….Surround yourself with positive people, or at least with people who are motivated and passionate, no matter the age. What matters the most is love for life, to believe in your dreams, and to want to make them come true…
As part of our series called “5 Things I Wish Someone Told Me Before I Began Leading My Company” I had the pleasure of interviewing Iginio Straffi.
Creator, writer, director, producer and successful entrepreneur — Iginio Straffi’s creativity has been recognized with countless awards, and Variety has included him in its elite Variety 500, an index of the 500 most influential business leaders shaping the global media industry. Iginio has consistently demonstrated his ability to create relevant international franchises like Winx Club, 44 Cats, Huntik, Monster Allergy, and many others. He has a grasp of kids and adults’ universal feelings, so that his shows are not about any one country or any one language, as he speaks the global lingua franca of human emotion. The recently released Netflix’ original series Fate: The Winx Saga — a live action adaptation inspired by his classic Winx Club series — has become a #1 global hit for Netflix in the U.S., and worldwide, reaching 190 countries in 32 languages.
In the last 25 years, Straffi has built the largest European content studio dedicated to kids and family entertainment, drama, unscripted formats and theatrical movies. From creation to production to distribution, Rainbow is a 360° integrated media Powerhouse. Straffi has also expanded the group with strategic acquisitions. In 2015 Rainbow acquired the 30 years old Canadian Studio Bardel Entertainment, which produces high quality animated TV & Film for Hollywood biggest clients from Disney, Warner, Viacom, Universal/Dreamworks to Netflix.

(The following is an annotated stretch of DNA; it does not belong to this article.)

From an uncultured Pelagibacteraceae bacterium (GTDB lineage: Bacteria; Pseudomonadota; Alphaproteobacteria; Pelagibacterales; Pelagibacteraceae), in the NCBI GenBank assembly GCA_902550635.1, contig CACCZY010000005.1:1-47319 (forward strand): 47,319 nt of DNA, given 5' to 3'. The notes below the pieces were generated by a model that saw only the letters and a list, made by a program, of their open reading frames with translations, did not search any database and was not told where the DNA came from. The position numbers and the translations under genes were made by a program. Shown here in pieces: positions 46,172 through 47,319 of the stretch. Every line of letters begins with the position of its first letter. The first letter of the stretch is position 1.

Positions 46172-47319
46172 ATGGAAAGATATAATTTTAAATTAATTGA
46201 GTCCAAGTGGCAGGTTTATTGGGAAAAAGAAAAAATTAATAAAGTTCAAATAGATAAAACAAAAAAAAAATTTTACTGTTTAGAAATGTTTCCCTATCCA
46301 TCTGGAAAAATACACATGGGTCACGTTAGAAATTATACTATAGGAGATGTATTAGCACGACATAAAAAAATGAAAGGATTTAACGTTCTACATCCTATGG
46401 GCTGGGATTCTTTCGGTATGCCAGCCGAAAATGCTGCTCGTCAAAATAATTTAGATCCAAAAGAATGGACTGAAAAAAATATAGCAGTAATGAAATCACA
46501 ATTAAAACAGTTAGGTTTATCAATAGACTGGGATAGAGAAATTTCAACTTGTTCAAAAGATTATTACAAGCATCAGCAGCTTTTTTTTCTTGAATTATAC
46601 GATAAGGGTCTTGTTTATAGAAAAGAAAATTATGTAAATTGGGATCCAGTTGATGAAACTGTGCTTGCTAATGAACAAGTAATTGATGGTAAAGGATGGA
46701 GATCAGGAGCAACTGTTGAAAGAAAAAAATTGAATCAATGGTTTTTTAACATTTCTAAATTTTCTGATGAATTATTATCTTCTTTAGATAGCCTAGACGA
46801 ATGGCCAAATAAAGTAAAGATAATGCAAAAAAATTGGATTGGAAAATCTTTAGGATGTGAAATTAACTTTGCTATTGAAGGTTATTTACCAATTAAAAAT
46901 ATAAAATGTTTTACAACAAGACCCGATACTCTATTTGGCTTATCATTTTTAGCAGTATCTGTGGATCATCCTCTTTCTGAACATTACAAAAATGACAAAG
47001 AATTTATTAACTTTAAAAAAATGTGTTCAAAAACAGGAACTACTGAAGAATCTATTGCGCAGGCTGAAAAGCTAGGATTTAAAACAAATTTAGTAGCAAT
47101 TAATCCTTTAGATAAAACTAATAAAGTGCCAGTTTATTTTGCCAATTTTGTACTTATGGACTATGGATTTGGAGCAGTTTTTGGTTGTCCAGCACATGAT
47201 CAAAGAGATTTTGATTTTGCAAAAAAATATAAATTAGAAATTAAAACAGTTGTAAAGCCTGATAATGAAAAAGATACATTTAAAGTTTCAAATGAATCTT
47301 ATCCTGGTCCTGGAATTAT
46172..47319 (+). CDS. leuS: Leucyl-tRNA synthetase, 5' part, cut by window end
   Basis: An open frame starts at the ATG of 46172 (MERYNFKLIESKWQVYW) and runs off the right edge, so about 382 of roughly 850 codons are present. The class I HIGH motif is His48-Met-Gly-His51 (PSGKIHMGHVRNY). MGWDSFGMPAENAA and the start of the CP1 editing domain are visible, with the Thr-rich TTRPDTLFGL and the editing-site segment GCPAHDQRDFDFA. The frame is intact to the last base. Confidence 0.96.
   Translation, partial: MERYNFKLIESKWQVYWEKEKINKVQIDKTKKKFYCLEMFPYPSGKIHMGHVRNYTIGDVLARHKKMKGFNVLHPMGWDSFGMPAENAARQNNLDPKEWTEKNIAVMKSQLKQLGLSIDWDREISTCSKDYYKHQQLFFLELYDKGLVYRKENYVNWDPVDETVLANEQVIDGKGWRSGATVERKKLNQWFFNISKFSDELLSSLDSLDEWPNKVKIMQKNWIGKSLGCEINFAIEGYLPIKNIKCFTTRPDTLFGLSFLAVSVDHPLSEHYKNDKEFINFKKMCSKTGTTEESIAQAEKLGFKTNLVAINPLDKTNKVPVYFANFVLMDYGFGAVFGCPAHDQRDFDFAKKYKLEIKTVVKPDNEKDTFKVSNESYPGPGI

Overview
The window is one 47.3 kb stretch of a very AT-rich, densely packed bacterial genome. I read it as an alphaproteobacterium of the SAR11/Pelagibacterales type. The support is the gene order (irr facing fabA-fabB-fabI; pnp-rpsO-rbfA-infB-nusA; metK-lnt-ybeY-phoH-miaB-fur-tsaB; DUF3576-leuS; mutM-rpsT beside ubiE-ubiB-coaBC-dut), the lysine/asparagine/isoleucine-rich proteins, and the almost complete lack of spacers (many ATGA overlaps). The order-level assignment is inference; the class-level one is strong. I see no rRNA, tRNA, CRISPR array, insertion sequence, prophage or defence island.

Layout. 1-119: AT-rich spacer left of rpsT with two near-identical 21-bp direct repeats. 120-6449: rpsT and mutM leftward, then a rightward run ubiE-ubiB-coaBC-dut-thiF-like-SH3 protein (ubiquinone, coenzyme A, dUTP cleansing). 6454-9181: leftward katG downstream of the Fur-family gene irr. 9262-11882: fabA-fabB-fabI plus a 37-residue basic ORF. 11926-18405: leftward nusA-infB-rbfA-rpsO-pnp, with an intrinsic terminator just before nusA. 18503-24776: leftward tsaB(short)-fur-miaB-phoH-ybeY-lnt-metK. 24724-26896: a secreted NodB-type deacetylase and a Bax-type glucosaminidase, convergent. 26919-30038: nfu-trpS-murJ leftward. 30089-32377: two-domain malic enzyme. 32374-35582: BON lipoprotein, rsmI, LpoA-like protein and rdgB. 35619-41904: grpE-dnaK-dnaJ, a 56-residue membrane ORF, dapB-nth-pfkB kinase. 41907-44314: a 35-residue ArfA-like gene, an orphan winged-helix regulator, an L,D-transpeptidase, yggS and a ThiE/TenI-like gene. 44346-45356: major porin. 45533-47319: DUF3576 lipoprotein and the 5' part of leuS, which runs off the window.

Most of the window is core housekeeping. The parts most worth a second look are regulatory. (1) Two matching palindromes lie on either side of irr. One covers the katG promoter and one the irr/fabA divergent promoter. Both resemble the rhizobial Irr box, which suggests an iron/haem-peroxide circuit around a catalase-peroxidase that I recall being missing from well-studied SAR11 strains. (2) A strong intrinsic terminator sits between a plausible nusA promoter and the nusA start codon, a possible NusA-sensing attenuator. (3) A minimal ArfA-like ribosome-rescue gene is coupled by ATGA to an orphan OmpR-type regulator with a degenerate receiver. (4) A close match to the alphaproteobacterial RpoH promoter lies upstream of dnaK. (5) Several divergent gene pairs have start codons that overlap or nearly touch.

In 2017, the Group acquired Colorado Film that contributed to the expansion strategy to include new segments of the entertainment, to establish Rainbow Group as a multimedia, multi-genre platform. Straffi’s continual strategic focus on quality, technological innovation and diversified content offering put him as an influential global leader in the entertainment industry.
Thank you so much for joining us in this interview series! Before we dive in, our readers would love to “get to know you” a bit better. Can you tell us a bit about your ‘backstory’ and how you got started?
I started drawing short graphic novels when I was a child. My mother has kept my old school notebooks, full of sketched stories, throughout the years. I would write and draw, and then I would pass the sheets of paper amongst my classmates. I was born as a cartoonist. Then, over the years, I acquired all of the drawing secrets and techniques, creating scripts and drawing my own graphic novels. Before my 20s, I was already working for the most important comic book publisher in Italy. From graphic novels, I moved on to animation — from artistic craftsmanship to the animation industry. I gained experience around Europe, and when I came back to Italy, I founded Rainbow, my own company.
What was the “Aha Moment” that led to the idea for your current company? Can you share that story with us?
I would say my “Aha Moment” came while I was working for European studios. I realized that my vocation for storytelling could be directed towards something much more structured than a graphic novel book. Working in the animation industry made me discover my entrepreneurial skills, of which I was not yet fully aware.
Can you tell us a story about the hard times that you faced when you first started your journey? Did you ever consider giving up? Where did you get the drive to continue even though things were so hard?